Music Reviews
Crazy for You

Best Coast Crazy for You

(Mexican Summer) Buy it from Insound Rating - 7/10

After many months of anticipation, the cards have finally been dealt for true California girl Bethany Cosentino. Building upon the buzz surrounding the Sun Was High (So Was I) 7’ inch, her Best Coast project with Bobb Bruno was meant to be just another stylistic, sun-baked pop record with intentionally scrappy production techniques and tainted melodic hooks. It was yet another redundant reflection of how the present decade has brought upon the reemergence of vinyl and cassette recording nostalgia. Really, the question became how to approach it with sincerity instead of how to change its direction. After a failed move from New York’s claustrophobic and immediate environment, Cosentino found the answer right under her nose: go back to her home state, borrow a little heart from her Californian musical ancestors, and dig up her past experiences. But, as lazy as she claims to be, not before watching some television.

Cosentino can’t be faulted because this kind of territory unveils her true disposition as an artist. It’s not meant to be smart, nor intellectual, just freely paced and spontaneous. Just like discovering a few bare chords, Crazy for You is rooted on delivering simple, infectious pop songs that cling together like a rope chain. These days, since the scenester commodity of what summer really means is wrapped around some harmonic vocals, raw guitar distortions, and a prerequisite to allure, it seems Best Coast has delightfully invited us to their beach party.

Crazy for You does make use of reverb-drenched guitars and girl group harmonies, but that’s only a fraction of the symbiotic mesh of influences present. It sacrifices some of the fuzz that’s been ever-present in many female pop acts; in fact, they downplay some of that energy to sound pleasantly content with strumming a la vintage pop. Other times, an appreciation for that catchy, hard edged rock that many 90’s major label bands shoveled is hinted upon. Honey and The End wouldn’t sound out of place in a post grunge mixtape, sandwiched between Throwing Muses’ Real Ramona period and The Breeders, but sounding much more streamlined than angular.

Even with a skim through Crazy for You’s speedy run time, it’s hard not to feel affection with Cosentino’s uncomplicated way of looking at the world. In mid-tempo strummer Crazy for You, her masochistic little heart duels between loving and hating her boyfriend. Regrettably, her twerpy personification seems to be infatuated with the no good, douche-looking surfer boy that sits in the back of the class, shaking his blond locks and glancing foolishly with his pearly white smile. Goodbye encapsulates this sickly obsession - Cosentino, coming off like a modest Courtney Love, nags about her constant preoccupations, such as the uncertainties of being stuck to dead end jobs, missing her mom, exposing her crazy cat lady self, and leaving her leisurely activities aside because she can’t bear having her love away. Other times, sadness is the focal point to her overbearing sentimentality. In the ironically bouncy track Happy, Cosentino sounds coke-induced, ecstatically channeling her frustrations to deter her logical thought process.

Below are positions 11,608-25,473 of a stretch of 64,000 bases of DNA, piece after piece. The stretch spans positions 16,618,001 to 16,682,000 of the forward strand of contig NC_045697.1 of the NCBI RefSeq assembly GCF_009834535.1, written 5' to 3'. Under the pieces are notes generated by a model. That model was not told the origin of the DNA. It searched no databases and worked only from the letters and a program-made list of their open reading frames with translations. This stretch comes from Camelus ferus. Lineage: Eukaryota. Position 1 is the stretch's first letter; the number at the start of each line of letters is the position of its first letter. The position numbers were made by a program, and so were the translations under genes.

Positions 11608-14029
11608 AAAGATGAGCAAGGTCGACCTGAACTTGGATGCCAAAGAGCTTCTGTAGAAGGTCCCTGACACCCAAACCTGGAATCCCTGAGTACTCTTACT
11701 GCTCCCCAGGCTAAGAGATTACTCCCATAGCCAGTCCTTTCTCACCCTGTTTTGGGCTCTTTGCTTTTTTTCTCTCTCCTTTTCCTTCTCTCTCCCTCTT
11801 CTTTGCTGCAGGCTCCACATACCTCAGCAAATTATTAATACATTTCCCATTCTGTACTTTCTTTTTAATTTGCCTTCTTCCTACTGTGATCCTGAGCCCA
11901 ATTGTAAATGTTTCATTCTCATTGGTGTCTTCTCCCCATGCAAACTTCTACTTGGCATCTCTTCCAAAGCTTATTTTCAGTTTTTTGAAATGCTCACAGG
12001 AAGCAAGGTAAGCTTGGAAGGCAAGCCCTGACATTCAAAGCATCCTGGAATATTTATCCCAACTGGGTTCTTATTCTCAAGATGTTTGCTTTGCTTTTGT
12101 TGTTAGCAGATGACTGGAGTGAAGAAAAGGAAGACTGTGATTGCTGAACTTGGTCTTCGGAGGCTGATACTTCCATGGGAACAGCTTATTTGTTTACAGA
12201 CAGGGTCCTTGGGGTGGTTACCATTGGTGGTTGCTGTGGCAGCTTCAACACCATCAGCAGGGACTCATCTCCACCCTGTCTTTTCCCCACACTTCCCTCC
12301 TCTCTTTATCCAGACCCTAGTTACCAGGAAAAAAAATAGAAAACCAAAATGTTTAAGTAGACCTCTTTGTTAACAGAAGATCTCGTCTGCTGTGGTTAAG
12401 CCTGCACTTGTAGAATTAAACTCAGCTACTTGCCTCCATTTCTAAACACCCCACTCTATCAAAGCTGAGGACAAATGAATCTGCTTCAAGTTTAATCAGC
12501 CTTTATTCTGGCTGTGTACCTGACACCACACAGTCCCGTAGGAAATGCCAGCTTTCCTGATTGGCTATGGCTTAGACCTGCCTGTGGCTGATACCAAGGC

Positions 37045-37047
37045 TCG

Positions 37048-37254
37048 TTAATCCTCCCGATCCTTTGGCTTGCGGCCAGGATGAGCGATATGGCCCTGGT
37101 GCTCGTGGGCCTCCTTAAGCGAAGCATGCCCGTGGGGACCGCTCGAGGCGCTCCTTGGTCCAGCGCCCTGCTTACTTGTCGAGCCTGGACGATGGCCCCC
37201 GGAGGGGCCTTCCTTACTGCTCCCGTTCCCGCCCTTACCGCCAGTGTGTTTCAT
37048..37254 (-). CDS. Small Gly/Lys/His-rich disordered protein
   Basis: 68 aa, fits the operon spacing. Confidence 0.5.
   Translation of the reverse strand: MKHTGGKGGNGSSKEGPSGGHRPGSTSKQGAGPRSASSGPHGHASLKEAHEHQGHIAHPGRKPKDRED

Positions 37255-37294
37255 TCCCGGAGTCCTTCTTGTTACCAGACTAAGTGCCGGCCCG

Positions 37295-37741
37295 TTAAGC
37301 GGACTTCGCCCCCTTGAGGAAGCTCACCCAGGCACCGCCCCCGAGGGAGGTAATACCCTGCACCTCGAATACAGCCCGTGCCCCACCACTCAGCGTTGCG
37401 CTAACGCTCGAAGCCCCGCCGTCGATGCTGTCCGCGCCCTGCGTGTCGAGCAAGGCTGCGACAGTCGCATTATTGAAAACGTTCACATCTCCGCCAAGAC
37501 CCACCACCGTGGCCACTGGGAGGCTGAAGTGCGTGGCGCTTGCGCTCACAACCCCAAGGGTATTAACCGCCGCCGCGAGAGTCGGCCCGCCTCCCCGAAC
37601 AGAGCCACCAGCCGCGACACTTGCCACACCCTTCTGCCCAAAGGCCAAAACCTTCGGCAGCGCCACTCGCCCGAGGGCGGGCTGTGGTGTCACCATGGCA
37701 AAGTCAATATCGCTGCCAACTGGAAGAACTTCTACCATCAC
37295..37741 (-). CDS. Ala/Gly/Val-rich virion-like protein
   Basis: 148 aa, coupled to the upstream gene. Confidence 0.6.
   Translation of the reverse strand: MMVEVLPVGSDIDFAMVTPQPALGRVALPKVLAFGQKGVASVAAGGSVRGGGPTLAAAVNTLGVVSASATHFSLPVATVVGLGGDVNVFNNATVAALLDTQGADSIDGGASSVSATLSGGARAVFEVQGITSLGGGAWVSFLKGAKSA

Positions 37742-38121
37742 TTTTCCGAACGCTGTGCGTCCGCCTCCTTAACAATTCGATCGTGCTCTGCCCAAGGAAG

Looking past the constant repetition of themes and recaps on how to make a versatile one-trick hook, Cosentino does have that one appealing quality that draws a distinction to other lower fidelity artists: her voice. It really is the true thriving force to these songs, having the same appeal to sweet sounding country artists like Loretta Lynn. Yet, she purposely flats out her pitch at times, sounding as if she were ashamed of it. Cosentino usually stresses her talking rhyming patterns to inject her own personal voice, graying those bright key tones to full effect. She has the gift of possessing a very attractive tonality, one she intentionally scars so it doesn’t come off as ostentatious.

Crazy for You just about sounds tailor-made for the trendy, savvy youth; those who buy their records in the vinyl section of an Urban Outfitters next to a sale rack full of bow dresses and damaged sandals. But then again, this is only a consequence of the fame Cosentino has unintentionally acquired by just being an everyday all-American girl. Her indie pin-up look is far too tempting to market because she fits the profile by being cute, slightly inarticulate, and always willing to express an opinion. Ignoring that consumerist stance, what makes Crazy for You such a good first shot is simply how she nails an approachable (and replayable) listening experience. Cosentino may not carry such complex songwriting chops, but she’s smart enough to recognize that the formula she’s working with is timeless.